A Straightforward Approach

Grades: 
6, 7, 8

In this lesson, students brainstorm examples of honesty and communicate its value and benefits to the community, family, friends, and self.

Lesson Rating 
0
Duration 
PrintOne 20-minute lesson
Objectives 

The learner will:

  • reflect on the value of honesty to the community.
  • work in small groups to write about the value of honesty to self, family, friends, and the community.
Materials 
  • four pieces of chart paper (with a prepared question on each--see Instructional Procedures)
  • four different colored markers

Instructions

Print
  1. Anticipatory Set:

    In the previous lesson, students were asked to reflect on the question (and encouraged to ask their families) "Why is it important to you that people are honest?" Discuss student responses to this.

  2. Tell them that today they are going to explore the following related question: “How is our community and world improved and strengthened when people are honest and straightforward?" They are going to share their thoughts about this question in smaller groups. Read the group discussion method below.

  3. Prepare four chart papers, each with a different topic printed at the top:

    • How does honesty help the community or promote civic virtue?
    • How does honesty affect my family?
    • How can friends show honesty, and how does it strengthen friendship?
    • What does it mean to be honest with yourself?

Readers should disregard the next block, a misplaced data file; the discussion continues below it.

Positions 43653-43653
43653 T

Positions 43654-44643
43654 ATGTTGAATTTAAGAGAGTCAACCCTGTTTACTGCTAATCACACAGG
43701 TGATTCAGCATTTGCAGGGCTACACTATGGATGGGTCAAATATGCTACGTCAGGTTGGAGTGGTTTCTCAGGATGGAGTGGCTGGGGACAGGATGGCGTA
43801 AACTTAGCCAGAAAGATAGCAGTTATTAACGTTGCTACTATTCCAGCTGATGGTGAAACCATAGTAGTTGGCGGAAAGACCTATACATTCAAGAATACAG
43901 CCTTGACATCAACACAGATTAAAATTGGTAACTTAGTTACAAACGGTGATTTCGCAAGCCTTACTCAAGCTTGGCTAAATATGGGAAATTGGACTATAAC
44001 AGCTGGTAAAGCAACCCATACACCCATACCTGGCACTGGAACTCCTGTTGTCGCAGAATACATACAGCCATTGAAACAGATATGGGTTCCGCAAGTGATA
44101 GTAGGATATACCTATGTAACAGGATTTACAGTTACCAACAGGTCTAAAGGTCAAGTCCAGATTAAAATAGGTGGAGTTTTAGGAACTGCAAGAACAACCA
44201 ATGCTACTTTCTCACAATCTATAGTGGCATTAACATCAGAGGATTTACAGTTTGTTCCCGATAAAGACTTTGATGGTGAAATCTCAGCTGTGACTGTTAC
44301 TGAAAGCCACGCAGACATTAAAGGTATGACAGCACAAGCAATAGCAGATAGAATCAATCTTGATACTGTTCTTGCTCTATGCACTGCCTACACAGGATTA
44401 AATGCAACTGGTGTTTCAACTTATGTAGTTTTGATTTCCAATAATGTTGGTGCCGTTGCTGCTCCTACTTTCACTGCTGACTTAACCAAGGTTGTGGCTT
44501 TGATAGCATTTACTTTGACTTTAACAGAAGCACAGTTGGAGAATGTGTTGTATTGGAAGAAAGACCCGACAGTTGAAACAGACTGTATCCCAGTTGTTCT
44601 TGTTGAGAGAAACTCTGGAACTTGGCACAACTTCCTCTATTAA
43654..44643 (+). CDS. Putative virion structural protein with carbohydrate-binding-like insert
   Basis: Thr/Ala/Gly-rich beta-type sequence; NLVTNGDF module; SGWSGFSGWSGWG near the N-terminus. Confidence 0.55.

Assign the students to each of the chart questions and place the four charts in work areas around the room. Give each group a different color marker. Each group writes bullet points on their chart to describe the benefits of honesty and give examples.

  4. After about three minutes, have the groups rotate to a different chart. The group reads the comments of the previous group and adds ideas in their own marker color. After three minutes, rotate the groups. Repeat until each group is back to their original chart. Give them two minutes to read the comments in their groups. Then, hang up the charts in the room for all to read.

  5. The charts will stay up for several days, allowing students to read the groups' comments. Tell the students to observe themselves and others over the next few days and look for examples of honesty promoting the common good, and add those examples to the charts.

Cross Curriculum 

This character education mini-lesson is not intended to be a service learning lesson or to meet the K-12 Service-Learning Standards for Quality Practice. The character education units will be most effective when taught in conjunction with a student-designed service project that provides a real world setting in which students can develop and practice good character and leadership skills. For ideas and suggestions for organizing service events go to generationon.org.

Philanthropy Framework

  1. Strand PHIL.II Philanthropy and Civil Society
    1. Standard PCS 01. Self, citizenship, and society
      1. Benchmark MS.4 Describe the characteristics of someone who helps others.
    2. Standard PCS 02. Diverse Cultures
      1. Benchmark MS.2 Describe the importance of hearing all voices in a community and respecting their right to be heard.
      2. Benchmark MS.3 Give an example of how philanthropy can transcend cultures.
  2. Strand PHIL.III Philanthropy and the Individual
    1. Standard PI 01. Reasons for Individual Philanthropy
      1. Benchmark MS.3 Identify and give examples of stewardship in cultural traditions around the world.
      2. Benchmark MS.4 Identify and describe the actions of how citizens act for the common good.
      3. Benchmark MS.5 Describe the responsibility students have to act in the civil society sector to improve the common good.